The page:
The State presumes that decisions made by a parent is in a child’s best interest. But the State will admit this is not always true and, therefore, it does allow for the presumption to be overcome and will grant custodial or visitation rights to someone other than a parent. However, to get this custody a high standard must be met.
The grandparent, or other third party, has to show:
- They have intentionally assumed the role of parent;
- They have an emotional bond with the child that is similar to a parental bond;
- They have contributed emotionally or financially to the child;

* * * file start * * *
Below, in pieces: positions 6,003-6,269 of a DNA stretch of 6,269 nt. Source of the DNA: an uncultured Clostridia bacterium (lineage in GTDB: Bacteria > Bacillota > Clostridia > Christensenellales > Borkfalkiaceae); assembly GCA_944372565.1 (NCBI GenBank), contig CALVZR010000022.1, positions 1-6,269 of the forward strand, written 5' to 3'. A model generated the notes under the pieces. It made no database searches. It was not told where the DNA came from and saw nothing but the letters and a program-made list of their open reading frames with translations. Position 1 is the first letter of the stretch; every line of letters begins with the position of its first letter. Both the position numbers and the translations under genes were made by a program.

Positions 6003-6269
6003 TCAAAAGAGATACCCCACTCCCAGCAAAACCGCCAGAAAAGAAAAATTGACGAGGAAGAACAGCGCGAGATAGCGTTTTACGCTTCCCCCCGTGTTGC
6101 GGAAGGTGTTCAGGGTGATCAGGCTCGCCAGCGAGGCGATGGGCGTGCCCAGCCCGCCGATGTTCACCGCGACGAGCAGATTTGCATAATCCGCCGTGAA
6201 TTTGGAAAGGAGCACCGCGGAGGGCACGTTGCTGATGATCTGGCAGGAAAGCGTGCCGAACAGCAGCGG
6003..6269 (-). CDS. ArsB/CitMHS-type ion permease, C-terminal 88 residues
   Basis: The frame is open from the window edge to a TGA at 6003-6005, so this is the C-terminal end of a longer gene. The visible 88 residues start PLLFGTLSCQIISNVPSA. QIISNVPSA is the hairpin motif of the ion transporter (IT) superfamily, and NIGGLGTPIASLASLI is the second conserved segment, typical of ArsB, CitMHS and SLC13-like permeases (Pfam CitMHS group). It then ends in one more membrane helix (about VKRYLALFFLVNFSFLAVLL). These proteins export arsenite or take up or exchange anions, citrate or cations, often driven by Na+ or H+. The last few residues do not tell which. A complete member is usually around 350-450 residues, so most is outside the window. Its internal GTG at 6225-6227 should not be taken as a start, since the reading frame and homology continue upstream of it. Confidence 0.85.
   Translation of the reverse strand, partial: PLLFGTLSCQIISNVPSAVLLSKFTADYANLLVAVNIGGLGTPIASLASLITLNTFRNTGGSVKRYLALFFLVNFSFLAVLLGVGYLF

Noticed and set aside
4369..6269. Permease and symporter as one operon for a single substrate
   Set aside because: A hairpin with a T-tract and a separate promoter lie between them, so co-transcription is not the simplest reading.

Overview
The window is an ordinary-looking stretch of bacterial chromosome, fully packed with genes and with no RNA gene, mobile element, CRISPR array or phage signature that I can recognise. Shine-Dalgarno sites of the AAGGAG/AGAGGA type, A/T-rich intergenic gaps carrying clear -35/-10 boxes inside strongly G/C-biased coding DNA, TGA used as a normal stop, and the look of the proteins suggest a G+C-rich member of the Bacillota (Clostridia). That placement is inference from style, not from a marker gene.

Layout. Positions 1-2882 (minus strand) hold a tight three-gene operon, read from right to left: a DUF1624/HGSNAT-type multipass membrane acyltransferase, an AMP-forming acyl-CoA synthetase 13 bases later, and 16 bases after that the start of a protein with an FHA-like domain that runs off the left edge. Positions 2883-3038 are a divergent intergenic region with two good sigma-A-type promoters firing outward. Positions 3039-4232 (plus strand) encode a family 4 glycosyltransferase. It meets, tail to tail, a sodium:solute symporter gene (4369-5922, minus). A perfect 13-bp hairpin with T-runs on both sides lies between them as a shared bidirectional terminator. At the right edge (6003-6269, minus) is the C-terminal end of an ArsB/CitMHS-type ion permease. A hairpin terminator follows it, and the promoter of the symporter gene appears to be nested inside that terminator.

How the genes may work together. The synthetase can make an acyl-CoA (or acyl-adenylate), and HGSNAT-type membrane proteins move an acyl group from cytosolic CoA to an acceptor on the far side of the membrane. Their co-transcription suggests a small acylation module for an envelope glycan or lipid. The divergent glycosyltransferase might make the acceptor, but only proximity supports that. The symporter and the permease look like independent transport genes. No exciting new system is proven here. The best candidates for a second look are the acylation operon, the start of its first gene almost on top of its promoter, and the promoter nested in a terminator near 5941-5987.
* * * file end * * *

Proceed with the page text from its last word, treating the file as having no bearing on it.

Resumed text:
- It is not a surrogate care arrangement;
- Continuing the relationship is in the child’s best interest;
- Loss of that relationship would be detrimental to the child; and
- The parent is absent, abusive, or neglectful.
These standard usually require that the grandparents have already had the grandchild in their care for a significant period of time. Although, this can be either on an informal basis or through more formal legal proceedings including, guardianships or emergency proceedings. Third-party custody proceedings can still leave visitation rights and support obligations for the parents. But most of the care, control, decision-making, and paying of expenses for the child are done by the third party who has custody.